Ali Pasha refused to resign his official post and put up a fierce resistance to the Sultan's troop movements, as some 20,000 Turkish troops led by Hursid Pasha were fighting Ali Pasha's small but formidable army. Most of his followers abandoned him without fighting and fled, including Androutsos and his sons Veli and Muhtar, or passed to the Ottoman army, such as Omer Vrioni and Alexis Noutsos, who went unopposed to Ioannina, which was besieged from September 1820.
On December 4, 1820, Ali Pasha and the Souliotes formed an anti-Ottoman coalition, to which the Souliotes contributed 3,000 soldiers. Ali Pasha gained the support of the Souliotes mainly because he offered to allow the return of the Souliotes to their land, and partly by appeal to their perceived Albanian origin. Initially, the coalition was successful and managed to control most of the region, but when the Muslim Albanian troops of Ali Pasha were informed of the beginning of the Greek revolts in the Morea, it was terminated.
Ali's rebellion against the Sublime Porte increased the value of the Greek military element since their services were sought by the Porte as well. He is said to have contracted the services of the Klephts and Souliots in exile in the Ionian Islands as well as the armatoles under his command. However he feared that the Klephts might rout him before the arrival of the Ottoman Turks.
After about two years of fighting, in January 1822, Ottoman forces had taken most of the fortifications of Ioannina except the fortified palace inside the kastro. Ali Pasha opened negotiations. Deceived with offers of a full pardon, he was persuaded to leave the fortress and settle in the Monastery of St Panteleimon on the island in Lake Pamvotis, previously taken by the Ottoman army during the siege. When asked to surrender for beheading, he famously proclaimed, "My head ... will not be surrendered like the head of a slave," and kept fighting till the end, but was shot through the floor of his room and his head cut off to be sent to the Sultan. Ali Pasha of Tepelena died in 1822.
Hursid Pasha, to whom it was presented on a large dish of silver plate, rose to receive it, bowed three times before it, and respectfully kissed the beard, expressing aloud his wish that he himself might deserve a similar end. To such an extent did the admiration with which Ali's bravery inspired these men efface the memory of his crimes.
Ali Pasha was buried with full honors in a mausoleum next to the Fethiye Mosque, which still stands. Despite his brutal rule, villagers paid their last respect to Ali: "Never was seen greater mourning than that of the warlike Epirotes."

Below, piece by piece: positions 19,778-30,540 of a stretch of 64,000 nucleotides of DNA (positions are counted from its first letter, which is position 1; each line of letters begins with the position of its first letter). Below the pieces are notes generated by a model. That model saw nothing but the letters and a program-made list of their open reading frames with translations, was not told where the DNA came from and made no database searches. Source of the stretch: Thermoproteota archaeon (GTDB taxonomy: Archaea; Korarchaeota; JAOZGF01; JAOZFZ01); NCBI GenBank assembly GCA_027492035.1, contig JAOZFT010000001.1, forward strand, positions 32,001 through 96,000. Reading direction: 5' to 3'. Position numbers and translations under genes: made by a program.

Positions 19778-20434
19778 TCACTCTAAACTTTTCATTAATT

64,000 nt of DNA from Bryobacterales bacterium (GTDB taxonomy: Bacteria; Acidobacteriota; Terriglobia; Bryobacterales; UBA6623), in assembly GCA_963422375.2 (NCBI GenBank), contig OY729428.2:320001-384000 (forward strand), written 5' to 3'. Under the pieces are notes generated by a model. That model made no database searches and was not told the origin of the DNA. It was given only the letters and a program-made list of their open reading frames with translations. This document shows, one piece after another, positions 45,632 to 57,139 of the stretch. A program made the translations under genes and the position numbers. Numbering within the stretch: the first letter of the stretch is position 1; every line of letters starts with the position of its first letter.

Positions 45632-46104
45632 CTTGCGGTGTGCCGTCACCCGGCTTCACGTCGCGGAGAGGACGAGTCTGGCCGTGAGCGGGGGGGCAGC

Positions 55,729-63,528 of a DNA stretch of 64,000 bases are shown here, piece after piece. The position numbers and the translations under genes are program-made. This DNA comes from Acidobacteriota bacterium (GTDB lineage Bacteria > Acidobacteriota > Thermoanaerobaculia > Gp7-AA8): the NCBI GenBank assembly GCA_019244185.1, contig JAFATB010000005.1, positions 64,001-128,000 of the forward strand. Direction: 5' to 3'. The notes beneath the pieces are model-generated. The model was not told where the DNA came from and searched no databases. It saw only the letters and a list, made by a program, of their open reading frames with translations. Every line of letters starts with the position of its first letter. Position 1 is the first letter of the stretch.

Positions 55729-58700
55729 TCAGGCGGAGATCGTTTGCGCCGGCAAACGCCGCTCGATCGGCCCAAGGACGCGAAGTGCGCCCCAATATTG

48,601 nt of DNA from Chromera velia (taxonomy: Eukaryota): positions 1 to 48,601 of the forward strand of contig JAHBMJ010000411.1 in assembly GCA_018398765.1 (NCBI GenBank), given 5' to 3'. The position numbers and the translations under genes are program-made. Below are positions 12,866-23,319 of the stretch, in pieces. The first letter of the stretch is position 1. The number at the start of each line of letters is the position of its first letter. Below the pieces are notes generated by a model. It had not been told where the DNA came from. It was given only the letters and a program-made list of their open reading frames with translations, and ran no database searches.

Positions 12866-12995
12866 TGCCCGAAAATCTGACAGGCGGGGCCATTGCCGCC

The former monastery in which Ali Pasha was killed is today a popular tourist attraction. The holes made by the bullets can still be seen, and the monastery has a museum dedicated to him, which includes a number of his personal possessions.
Ali Pasha in literature
In early 19th century, Ali's personal balladeer, Haxhi Shekreti, composed the poem Alipashiad. The poem was written in Greek language, since the author considered it a more prestigious language in which to praise his master. Alipashiad bears the unusual feature to be written from the Muslim point of view of that time.
In the novel The Count of Monte Cristo by Alexandre Dumas, père, Ali Pasha's downfall was brought about by the treachery of Fernand Mondego, an officer in the French Army. Not knowing of the betrayal, Pasha entrusted his wife and daughter to Mondego for safekeeping but he sold them into slavery. Monte Cristo subsequently located the daughter, Haydée, and helped her take revenge on Mondego by testifying in Paris of his betrayal of Ali Pasha.
Ali Pasha is also a major character in the 1854 Mór Jókai's Hungarian novel Janicsárok végnapjai ("The Last Days of the Janissaries"), translated into English by R. Nisbet Bain, 1897, under the title The Lion of Janina.
Many of the conflicting versions about the origin of the "Spoonmaker's Diamond", a major treasure of the Topkapi Palace in Istanbul, link it with Ali Pasha – though their historical authenticity is doubtful.
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- Fishta, Gjergj; Robert Elsie & Janice Mathie-Heck (trans.) (2005). The Highland Lute (Lahuta e malcís): the Albanian national epic. London: I.B.Tauris. p. 402. ISBN 978-1-84511-118-2. Retrieved 26 August 2010. "Lion of Janina, was born of a Turkish family from Asia Minor."
- Ahmet Uzun.Ο Αλή Πασάς ο Τεπελενλής και η περιουσία του.. [Ali Pasha from Tepeleni and his fortune] (Greek), p. 3: "Εξαιτίας της μοναδικότητας του ονόματος μιας οικογένειας που μετανάστευσε από την Ανατολία στη Ρούμελη και εγκαταστάθηκε στο Τεπελένι, υπάρχουν ισχυρισμοί που τον θέλουν Τούρκο. Εντούτοις οι ισχυρισμοί αυτοί είναι αβάσιμοι αφού στην πραγματικότητα είναι αποδεδειγμένο ότι καταγόταν από τη νότια Αλβανία."
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- Brøndsted, Peter Oluf, Interviews with Ali Pacha; edited by Jacob Isager, (Athens, 1998)
- Davenport, The Life of Ali Pasha, (London, 1837)
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- Fauriel, Claude Charles: Die Sulioten und ihre Kriege mit Ali Pascha von Janina, (Breslau, 1834)
- Jóka, Mór: Janicsárok végnapjai, Pest, 1854. (in English: Maurus Jókai: The Lion of Janina, translated by R. Nisbet Bain, 1897). 
- Manzour, Ibrahim, Mémoires sur la Grèce et l'Albanie pendant le gouvernement d'Ali Pacha, (Paris, 1827)
- Pouqueville, François, Voyage en Morée, à Constantinople, en Albanie, et dans plusieurs autres parties de l'Empire Ottoman (Paris, 1805, 3 vol. in-8°), translated in English, German, Greek, Italian, Swedish, etc. available on line at Gallica
- Pouqueville, François, Travels in Epirus, Albania, Macedonia, and Thessaly (London: printed for Sir Richard Phillips and Co, 1820), an English denatured and truncated edition available on line
- Pouqueville, François, Voyage en Grèce (Paris, 1820–1822, 5 vol. in-8° ; 20 édit., 1826–1827, 6 vol. in-8°), his capital work
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- Pouqueville, François, Notice sur la fin tragique d’Ali-Tébélen (Paris 1822, in-8°)
- Skiotis, Dennis N., "From Bandit to Pasha: first steps in the rise to power of Ali of Tepelen, 1750–1784", International Journal of Middle East Studies 2: 3: 219–244 (July 1971) (JSTOR)
- Vaudoncourt, Guillaume de Memoirs on the Ionian Islands ... : including the life and character of Ali Pacha. London: Baldwin, Cradock and Joy, 1816
- Media related to Tepedelenli Ali Paşa at Wikimedia Commons